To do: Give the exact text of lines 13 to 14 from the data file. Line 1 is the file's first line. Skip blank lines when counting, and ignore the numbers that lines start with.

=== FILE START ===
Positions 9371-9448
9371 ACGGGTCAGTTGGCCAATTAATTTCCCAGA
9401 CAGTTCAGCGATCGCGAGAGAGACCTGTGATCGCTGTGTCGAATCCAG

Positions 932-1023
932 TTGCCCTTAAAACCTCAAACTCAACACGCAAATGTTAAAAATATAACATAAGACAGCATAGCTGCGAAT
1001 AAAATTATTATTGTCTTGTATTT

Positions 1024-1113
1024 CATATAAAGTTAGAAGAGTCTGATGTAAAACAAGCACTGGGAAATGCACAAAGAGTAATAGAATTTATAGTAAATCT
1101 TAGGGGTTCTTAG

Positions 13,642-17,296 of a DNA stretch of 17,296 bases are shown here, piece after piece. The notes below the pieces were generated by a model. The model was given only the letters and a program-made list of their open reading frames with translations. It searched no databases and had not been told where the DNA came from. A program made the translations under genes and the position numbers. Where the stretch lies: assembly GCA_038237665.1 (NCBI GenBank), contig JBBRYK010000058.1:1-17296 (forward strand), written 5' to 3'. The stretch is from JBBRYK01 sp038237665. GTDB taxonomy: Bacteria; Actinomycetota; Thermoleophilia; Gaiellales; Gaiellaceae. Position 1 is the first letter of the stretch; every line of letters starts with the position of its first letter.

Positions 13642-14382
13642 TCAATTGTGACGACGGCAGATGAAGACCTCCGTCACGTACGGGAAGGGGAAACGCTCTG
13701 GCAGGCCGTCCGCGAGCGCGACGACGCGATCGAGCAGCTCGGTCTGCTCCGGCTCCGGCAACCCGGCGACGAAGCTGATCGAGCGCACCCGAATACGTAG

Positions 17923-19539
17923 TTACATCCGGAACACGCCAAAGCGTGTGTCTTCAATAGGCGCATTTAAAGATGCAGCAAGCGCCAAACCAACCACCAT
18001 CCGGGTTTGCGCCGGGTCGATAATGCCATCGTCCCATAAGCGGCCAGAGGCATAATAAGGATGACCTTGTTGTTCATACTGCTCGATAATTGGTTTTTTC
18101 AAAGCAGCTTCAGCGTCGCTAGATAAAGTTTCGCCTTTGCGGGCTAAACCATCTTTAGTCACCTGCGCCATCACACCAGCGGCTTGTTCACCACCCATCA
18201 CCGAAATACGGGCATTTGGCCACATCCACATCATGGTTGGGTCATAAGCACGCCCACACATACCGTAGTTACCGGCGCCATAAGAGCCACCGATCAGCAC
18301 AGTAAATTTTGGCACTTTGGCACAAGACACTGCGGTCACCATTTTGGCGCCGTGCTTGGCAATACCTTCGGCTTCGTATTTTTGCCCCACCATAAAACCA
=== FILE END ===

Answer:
13701 GCAGGCCGTCCGCGAGCGCGACGACGCGATCGAGCAGCTCGGTCTGCTCCGGCTCCGGCAACCCGGCGACGAAGCTGATCGAGCGCACCCGAATACGTAG

Positions 17923-19539